Most of us in education have had the misfortune of dealing with a difficult parent or family, had a conflict with a parent or student, or have been ambushed by an upset person in school. Here are 10 strategies, tried and true, that will alleviate a majority* of problems with problem parents:
- First and foremost, remember that the parent loves the child. If they did not, they would not care to interact with you. The child might not even be in school. We may not understand the relationship, but remember that most parents love and advocate for their children as best they can. As Todd Whittaker says, they send us the best kids they have.
- Be careful the language used when communicating with parents. It is unrealistic to believe that it is possible to shame a parent into getting more involved without the parent getting defensive. Instead ask questions like “How much time do you think Sarah could realistically be working on school work at home? Are you comfortable helping Bobby with this subject? Would it be better if Jo stopped in earlier and got help from me?” Parents are often overwhelmed, and never feel like they are doing enough, or are doing the right things to help their child. Many parents dread conferences because they feel as if it is a parental audit. Help them know that their role is to work with the school to find a best strategy, not bear the weight themselves.
- If confronted by a parent who is upset, angry, or aggressive, NEVER react. Ask them what the nature of the problem is, and let them know that you will need to call them back or schedule a meeting so that they can get your full attention, and so you can gather some information, if necessary. Involve others (administration, colleagues). If they persist, politely explain that you have students coming in and that you must go. If cornered in a room, leave. NEVER engage the parent at that time. They are all fired up and you are at a disadvantage.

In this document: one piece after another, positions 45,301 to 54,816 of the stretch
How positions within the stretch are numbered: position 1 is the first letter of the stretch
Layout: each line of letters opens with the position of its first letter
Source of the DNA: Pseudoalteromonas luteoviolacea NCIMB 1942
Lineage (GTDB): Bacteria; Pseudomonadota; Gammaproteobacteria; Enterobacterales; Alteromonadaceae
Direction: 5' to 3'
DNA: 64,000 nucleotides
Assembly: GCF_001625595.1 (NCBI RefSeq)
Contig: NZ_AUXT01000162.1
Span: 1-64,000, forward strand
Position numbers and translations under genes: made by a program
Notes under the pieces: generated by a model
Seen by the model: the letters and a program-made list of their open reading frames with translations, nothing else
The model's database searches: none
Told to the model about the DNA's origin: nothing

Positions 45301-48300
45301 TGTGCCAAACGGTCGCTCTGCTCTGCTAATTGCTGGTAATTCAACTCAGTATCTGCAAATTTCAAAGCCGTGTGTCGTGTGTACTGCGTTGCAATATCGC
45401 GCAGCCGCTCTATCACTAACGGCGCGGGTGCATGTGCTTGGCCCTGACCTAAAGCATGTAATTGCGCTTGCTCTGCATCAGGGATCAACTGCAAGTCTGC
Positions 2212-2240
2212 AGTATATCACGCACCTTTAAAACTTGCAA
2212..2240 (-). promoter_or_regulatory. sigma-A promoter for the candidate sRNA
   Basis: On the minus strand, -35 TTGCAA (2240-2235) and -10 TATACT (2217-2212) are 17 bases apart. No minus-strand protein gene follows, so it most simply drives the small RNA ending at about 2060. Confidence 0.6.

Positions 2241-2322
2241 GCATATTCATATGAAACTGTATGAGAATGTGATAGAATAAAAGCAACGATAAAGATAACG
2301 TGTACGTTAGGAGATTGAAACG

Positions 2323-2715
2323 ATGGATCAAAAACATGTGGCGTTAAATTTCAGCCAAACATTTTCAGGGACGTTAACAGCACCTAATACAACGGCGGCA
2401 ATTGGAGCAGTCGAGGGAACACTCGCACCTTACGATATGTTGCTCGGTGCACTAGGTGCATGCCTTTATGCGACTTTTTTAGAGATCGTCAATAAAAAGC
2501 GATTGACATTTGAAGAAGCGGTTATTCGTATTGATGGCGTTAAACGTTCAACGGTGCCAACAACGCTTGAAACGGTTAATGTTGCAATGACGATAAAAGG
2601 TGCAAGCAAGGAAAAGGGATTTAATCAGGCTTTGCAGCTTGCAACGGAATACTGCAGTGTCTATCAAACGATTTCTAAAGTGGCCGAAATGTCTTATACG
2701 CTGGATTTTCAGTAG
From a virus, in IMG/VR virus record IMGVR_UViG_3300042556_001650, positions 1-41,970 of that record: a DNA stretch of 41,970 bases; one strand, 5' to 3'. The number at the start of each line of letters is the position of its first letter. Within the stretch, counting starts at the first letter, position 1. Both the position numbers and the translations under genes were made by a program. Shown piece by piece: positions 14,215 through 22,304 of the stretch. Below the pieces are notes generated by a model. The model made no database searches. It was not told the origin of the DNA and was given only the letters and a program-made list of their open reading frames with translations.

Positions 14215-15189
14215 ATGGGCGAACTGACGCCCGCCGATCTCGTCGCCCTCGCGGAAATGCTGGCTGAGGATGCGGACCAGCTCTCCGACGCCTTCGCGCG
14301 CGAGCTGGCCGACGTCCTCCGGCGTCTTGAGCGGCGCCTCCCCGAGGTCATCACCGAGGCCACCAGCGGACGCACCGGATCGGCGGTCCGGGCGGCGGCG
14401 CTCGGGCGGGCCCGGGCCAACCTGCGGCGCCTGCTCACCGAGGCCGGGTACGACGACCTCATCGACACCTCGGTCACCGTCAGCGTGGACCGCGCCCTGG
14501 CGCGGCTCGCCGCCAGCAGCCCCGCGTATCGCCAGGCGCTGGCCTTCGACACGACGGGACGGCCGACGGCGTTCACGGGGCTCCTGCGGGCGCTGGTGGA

- When the time comes to meet with an upset parent (or call them back), have a pen and paper ready. Ask them to explain what they are upset about so you can get all of the information. Chances are, if they realize it is being recorded, the conversation will be more civil and less intense. Make sure they know you are taking notes, and make sure you DON’T INTERRUPT! If you do, they will start all over again. :) In a meeting situation, an impartial observer may be a good idea, then they can take notes while you discuss.
- Take a non-adversarial stance. Staring at someone face-to-face, sitting or standing, can be adversarial. Instead, take a walk together, or sit next to one another looking at something on the desktop.
- Be proactive. Be the first story home. Call before they hear the issue from the student or other faculty. Get your story straight, and welcome them to discuss it and let you know how you can help.
- Offer your time. Time is the only commodity that can be offered as an olive branch that does not look like a buy-off or a reward for bad behavior. Offer to make it right by staying late with the student, by dropping a paper off at home, or by volunteering the time somewhere else. It is a goodwill gesture that may not even be seized upon, yet solidifies honest intent.
- Make a paper trail. For this I prefer email interactions, because there is a built-in document trail associated with it. For verbal or telephone conversations, take notes. In addition to agenda and meeting notes as suggested above, take a few notes after the fact as to where things were left. Key phrases all of the parties said, and some specifics that could aid in further situations. This is required, for good reason, in many schools.
- Remember that it may not actually be personal. Some people are just abrasive, argumentative, or difficult. They are like this with the person at the deli counter, with the person at the post office, and with people they work with. They may even be like that with family members. It stands to reason, then that they would not deviate from this approach dealing with teachers or school leaders. Try to focus on factual information, and let the behavior slide off unnoticed. In other cases, the conversation might really be about divorce, unemployment, alcoholism, or mid-life crisis. Again, the conversation in the school setting needs to be solution and fact based. We can never know where people are really coming from when we interact with them.
- Kill them with kindness! Pretend not to hear the insults. Interact with difficult parents often, and make them know that they will get a smile and a pleasant demeanor every time, regardless of how difficult they have been. In fact, seek them out when possible. It makes parents uncomfortable to be on the receiving end of that sort of attention sometimes. Stay with it.
*There are cases where none of these will work. Please make sure to involve administration, law enforcement, or union representatives when dealing with anyone who is overtly abusive, irrational, or who may create a danger to you or others. Above all, be safe!